Aster yellows Q&A

aster yellows disease in canola

Aster yellows in canola

Yes, 2012 was a bad year for aster yellows in canola, but we have to keep this disease in perspective. Sclerotinia and blackleg are potential threats each year, and remain the top two most important canola diseases. Aster yellows has had only 4 bad years on the Prairies to date: 1957, 2000, 2007 and 2012. That said, three of those years are fairly recent, and after the heavy infection rates in 2012, aster yellows is hot topic among growers and agronomists.

The Canola Council of Canada agronomy team came up with the following 10 questions about aster yellows. Chrystel Olivier, research scientist with Agriculture and Agri-Food Canada in Saskatoon, answered them the best she could given what is currently known about the disease.

1. Are there differences between varieties when it comes to aster yellows (AY) severity? If yes, do we know if this represents some genetic resistance?

So far, no canola varieties are known to be resistant to AY, but based on field observations during the past 15-20 years, B. rapa seemed to be more susceptible to AY compared to B. napus, B. juncea or S. alba. However, no laboratory work was done to investigate the cause of the difference in susceptibility.

This summer of 2012, differences in the percentage of plants expressing symptoms were observed between cultivars for B. napus and S. alba, in the AAFC experimental nursery (small plots). No laboratory work was conducted to explain the difference between the percentages of symptomatic plants.

Note: Trials in small field plots at the AAFC farm showed differences in the percentage of AY-infected plants between lines of Camelina sativa. Insect sampling revealed that there were fewer leafhoppers in the lines showing few (or no) AY symptoms, as compared to the other lines. These results seem to suggest that feeding preference from the leafhopper might influence the percentage of AY infection among the plants. These results, although promising, need to be taken carefully as feeding preferences might not have a major impact on AY infection in large field acreage.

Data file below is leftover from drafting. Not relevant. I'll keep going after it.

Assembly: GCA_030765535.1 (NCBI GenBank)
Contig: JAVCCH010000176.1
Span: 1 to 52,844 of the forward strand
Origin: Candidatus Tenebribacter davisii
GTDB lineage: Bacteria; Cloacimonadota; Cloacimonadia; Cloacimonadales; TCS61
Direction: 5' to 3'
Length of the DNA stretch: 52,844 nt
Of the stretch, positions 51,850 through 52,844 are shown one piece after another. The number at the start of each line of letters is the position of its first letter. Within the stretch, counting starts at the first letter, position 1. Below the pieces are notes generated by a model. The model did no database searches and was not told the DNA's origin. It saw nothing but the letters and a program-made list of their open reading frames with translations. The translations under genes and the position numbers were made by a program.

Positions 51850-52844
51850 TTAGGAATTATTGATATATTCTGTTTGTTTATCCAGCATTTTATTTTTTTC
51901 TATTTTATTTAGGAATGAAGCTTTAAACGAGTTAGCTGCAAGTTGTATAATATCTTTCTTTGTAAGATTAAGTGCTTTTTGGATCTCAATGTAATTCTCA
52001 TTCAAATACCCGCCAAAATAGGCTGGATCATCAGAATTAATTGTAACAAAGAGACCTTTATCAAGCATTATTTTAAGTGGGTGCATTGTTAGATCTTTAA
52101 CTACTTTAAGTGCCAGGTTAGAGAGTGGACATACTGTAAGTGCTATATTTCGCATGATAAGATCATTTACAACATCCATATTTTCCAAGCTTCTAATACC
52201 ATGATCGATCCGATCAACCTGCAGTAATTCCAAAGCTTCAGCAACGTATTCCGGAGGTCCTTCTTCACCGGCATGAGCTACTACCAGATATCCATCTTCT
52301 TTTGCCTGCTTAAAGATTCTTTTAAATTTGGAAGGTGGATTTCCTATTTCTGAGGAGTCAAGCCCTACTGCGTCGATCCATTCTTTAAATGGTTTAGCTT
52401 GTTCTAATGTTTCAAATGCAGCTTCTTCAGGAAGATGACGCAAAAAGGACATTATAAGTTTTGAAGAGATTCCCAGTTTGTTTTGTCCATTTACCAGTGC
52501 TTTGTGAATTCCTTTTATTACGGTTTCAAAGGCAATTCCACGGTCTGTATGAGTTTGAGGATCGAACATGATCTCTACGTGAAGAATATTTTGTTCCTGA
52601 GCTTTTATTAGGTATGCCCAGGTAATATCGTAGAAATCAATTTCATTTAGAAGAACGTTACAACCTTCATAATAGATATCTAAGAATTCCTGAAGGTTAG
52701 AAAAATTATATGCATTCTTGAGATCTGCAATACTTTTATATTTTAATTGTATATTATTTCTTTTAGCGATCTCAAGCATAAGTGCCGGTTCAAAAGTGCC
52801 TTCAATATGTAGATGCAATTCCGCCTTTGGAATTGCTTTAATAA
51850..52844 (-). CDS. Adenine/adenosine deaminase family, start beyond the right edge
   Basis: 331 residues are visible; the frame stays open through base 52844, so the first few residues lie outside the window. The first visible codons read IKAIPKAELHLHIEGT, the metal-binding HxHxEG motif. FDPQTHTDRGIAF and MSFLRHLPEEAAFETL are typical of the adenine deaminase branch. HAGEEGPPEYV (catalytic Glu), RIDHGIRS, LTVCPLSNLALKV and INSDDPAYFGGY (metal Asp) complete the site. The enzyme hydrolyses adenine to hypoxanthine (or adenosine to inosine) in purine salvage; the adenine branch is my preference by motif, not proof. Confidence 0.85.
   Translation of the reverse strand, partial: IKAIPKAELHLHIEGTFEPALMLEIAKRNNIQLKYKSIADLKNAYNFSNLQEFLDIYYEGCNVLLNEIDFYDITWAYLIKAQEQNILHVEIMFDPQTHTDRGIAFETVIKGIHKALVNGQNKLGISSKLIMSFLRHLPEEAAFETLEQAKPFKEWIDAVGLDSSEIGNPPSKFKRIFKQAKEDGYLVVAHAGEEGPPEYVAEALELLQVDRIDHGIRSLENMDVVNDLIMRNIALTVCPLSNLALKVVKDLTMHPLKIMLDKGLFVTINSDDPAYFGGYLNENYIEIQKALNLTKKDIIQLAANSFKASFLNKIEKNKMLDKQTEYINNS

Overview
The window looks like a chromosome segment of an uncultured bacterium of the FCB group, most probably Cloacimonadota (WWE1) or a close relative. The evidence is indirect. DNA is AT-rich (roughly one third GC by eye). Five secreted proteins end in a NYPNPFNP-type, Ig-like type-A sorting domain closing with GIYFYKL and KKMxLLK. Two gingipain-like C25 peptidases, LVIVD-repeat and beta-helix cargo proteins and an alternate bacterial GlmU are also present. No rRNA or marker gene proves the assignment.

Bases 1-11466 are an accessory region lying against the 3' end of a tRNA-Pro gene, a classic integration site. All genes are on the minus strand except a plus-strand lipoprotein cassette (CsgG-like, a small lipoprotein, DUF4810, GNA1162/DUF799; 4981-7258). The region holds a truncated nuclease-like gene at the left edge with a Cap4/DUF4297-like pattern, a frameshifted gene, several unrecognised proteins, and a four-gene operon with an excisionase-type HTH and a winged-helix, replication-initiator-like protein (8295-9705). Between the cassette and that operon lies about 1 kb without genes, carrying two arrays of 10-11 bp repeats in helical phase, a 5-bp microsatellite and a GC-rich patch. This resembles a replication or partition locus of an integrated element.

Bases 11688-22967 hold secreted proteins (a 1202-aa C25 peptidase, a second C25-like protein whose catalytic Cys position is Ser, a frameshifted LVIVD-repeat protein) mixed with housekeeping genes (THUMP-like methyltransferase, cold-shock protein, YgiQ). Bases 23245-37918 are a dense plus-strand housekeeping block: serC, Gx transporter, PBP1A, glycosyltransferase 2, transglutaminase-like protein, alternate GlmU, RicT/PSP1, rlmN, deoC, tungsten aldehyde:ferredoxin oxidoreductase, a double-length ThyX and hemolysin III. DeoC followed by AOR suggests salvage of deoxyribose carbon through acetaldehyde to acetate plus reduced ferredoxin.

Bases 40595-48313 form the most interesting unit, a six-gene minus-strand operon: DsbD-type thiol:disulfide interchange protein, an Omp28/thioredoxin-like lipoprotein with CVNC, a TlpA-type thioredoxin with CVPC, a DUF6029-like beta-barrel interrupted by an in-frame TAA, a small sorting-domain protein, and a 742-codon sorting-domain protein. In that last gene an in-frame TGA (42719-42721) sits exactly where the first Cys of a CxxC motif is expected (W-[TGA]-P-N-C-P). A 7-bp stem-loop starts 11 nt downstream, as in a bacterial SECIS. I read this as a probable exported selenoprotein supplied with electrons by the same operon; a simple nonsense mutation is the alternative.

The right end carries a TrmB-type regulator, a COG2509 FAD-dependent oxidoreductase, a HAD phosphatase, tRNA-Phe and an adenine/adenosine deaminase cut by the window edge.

2. Can infected seed carry aster yellows on to the next generation?

It has always been admitted that phytoplasmas could not spread via seeds. However, phytoplasma DNA was found in seeds and/or embryos of several plant species in Canada (B. rapa, B. napus), Europe (B. rapa, tomato and corn), Oman (alfalfa), Africa (Coconut palm), Peru (corn) and Asia (mulberry). In most cases, phytoplasma DNA was found in the embryos and the early seedling stage. The exception is alfalfa where one seedling out of the 84 tested grew with phytoplasma symptoms. Recently, several articles in Europe started to mention that “a low percentage of seed transmission should be considered for phytoplasma”.

3. Can perennial weeds provide an overwintering bridge for aster yellows? If yes, which weed species are more likely to have the disease? And what is the likelihood that the disease will transfer from weed to crop next year?

Overwintering dandelions can be a host for aster yellows phytoplasma.

In the Canadian prairies, AY phytoplasma can be transmitted by several leafhopper species (the main vector Macrosteles quadrilineatus and at least 7 other species). AY can also infect more than 200 plant species, including some very common weeds such as dandelion and shepherd’s purse, most pasture grasses and common shrubs and trees such as raspberry, willow and chokecherry. Phytoplasma will overwinter in roots of perennial plants as well as in aerial parts of fruit trees. Phytoplasma will also overwinter in the body of their leafhopper vector, when the overwintering stage of the leafhopper is the adult or larvae stage. Therefore, perennial weeds and plants growing in the prairies are potentially a strong disease reservoir for phytoplasma and the likelihood of AY being transmitted from the reservoir to the crop is high. However, no study has been conducted to know the extent of the infection among the perennials weeds and plants. Studies in carrot crops in the U.S. showed that weed management is important to reduce leafhopper population.